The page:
I am new to the world of the craft beer, and new to this community too!

I'm developing my first liters of beer, and so far, I have obtained results that have fascinated me! I think i will never gonna buy another beer! At the moment i am using the American Pale ale recipe.

I guess like many of you, these first elaborations are trial and error, and in the second batch (of 40lts) I had a problem: one of the fermentation tanks does not close properly, therefore the airlock doesnt work very well, say that no air is in excess, but not sealed.

  • This can spoil the production of this tank?
  • I have to have a different treatment with the beer of this tank?
  • Will the beer be too rusty ?

Thanks in advance for your help!

  • Do you have any spare carboy?
    – Philippe
    Dec 17, 2015 at 1:37
  • @Philippe Hi! The fermentation tank has an airlock and a faucet to fill the bottles after fermentation. I dont know what is "spare carboy" (i cant get a good spanish translation).
    – melli-182
    Dec 17, 2015 at 12:24
  • 3
    A carboy is usually a 5 gallon glass jug. Spare means extra or an additional one not in use
    – Escoce
    Dec 17, 2015 at 15:27
  • 2
    In spanish it would be a "GARRAFÓN" or "Damajuana" of 20L or 23L like this one Carboy.
    – Philippe
    Dec 17, 2015 at 15:46
  • Perhaps more information about your process could help us give you a better advice. Is it a Coopers pastic bucket that you use as a fermentation tank? Do you measure gravity or do you just bottle after a certain time?
    – Philippe
    Dec 17, 2015 at 16:13

3 Answers 3


Don't worry so much. Put some sanitized foil over the top and wrap with a rubber band. If the beer is chilled to pitching temp before being transferred to the fermenter, air locks are absolutely unnecessary to keep beer from being contaminated.


This could be bad for the beer that's in there now. If fermentation vessel doesn't have a good seal the beer could be contaminated. It's not guaranteed to spoil though, it might turn out ok. It is also possible that if you mess with the seal now, you could accidentally introduce contamination that wouldn't have taken hold otherwise. Without knowing more of the specifics, I don't know if I would recommend messing with it to try and get a better seal or not. You'll have to decide if you want to try and get a better seal now, or wait until next time. Regardless of what you do, this beer has a much higher chance of contamination than an ideal situation.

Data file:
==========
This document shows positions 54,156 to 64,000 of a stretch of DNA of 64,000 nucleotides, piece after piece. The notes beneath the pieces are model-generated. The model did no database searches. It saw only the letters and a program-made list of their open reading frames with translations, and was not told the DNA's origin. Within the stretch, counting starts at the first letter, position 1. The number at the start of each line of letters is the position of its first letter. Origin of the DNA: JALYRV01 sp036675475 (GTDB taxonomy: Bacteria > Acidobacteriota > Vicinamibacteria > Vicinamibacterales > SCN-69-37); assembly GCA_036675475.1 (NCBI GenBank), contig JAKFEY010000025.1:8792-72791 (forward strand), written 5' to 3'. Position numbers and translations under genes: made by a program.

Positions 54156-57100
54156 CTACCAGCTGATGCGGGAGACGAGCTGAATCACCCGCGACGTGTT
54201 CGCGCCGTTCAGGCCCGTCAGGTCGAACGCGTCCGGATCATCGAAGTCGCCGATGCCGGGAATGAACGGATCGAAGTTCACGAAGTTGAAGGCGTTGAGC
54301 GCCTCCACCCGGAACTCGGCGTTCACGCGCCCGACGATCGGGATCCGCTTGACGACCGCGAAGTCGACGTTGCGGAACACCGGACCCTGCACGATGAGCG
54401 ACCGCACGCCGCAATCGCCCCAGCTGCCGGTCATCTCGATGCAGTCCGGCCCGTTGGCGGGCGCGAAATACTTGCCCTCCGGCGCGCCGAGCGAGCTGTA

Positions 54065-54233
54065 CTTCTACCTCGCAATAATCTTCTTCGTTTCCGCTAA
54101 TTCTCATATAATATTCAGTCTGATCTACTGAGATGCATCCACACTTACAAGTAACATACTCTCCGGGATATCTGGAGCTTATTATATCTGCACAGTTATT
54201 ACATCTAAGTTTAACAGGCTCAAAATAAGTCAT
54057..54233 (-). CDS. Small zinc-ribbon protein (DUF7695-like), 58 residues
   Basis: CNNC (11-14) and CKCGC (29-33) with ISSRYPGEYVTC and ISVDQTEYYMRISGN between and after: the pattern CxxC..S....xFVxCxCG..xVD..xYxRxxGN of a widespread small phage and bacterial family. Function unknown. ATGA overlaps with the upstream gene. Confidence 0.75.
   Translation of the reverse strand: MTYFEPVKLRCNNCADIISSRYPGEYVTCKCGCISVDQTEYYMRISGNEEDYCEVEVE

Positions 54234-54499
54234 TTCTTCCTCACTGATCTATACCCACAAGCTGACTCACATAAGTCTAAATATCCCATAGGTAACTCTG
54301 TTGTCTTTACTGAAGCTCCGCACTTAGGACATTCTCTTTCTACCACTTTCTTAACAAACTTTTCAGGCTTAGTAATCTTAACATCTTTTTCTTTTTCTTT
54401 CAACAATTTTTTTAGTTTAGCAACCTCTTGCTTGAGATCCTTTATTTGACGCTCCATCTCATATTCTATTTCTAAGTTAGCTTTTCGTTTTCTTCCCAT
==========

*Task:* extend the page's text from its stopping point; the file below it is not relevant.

You don't have to treat this beer too much differently. Let it ferment until it reaches your final gravity and bottle it. Try a little bit early on and see how it's shaping up. Brew Your Own provides a good article on contamination and spoilage. If it is contaminated then you'll deal with it, but there's not much point in worrying too much about it now.

One last thing, if you have a keg, or a secondary vessel I would suggest not using it. If this batch has picked up some contaminate you could introduce that to your other equipment and make problems for yourself in the future.

  • Why not move the beer to a secondary vessel that would have a good seal/airlock? It would solve the problem, specially if it is done before the end of fermentation (after fermentation I would just bottle).
    – Philippe
    Dec 17, 2015 at 15:59
  • 1
    My worry would be that the beer could already be contaminated, and some types of contamination are difficult to eliminate once they take hold. I would, personally, rather consign this batch to its fate than risk future contamination of my equipment.
    – BBS
    Dec 17, 2015 at 16:05

In the past few days i reached the end of the process: drink beer!

I can say that the taste was good (i am not professional), but it was not as clear as previous beers, this was expected since i only let it ferment for 7 days at 20-25 celcius (then the sediment did not fall completely).

Now another batch, wich was cooked at same time is in bottles waiting to reach a suficient maduration time.

Conclusion, as stated in many articules, the fermentation its a really important phase for our beer, it not only generates the alcohol, but also le the sediment to decant, producing an much more clear beer, with less visible particles and impurities.

Thanks everyone for the help!!!

Your Answer

By clicking “Post Your Answer”, you agree to our terms of service and acknowledge you have read our privacy policy.

Not the answer you're looking for? Browse other questions tagged or ask your own question.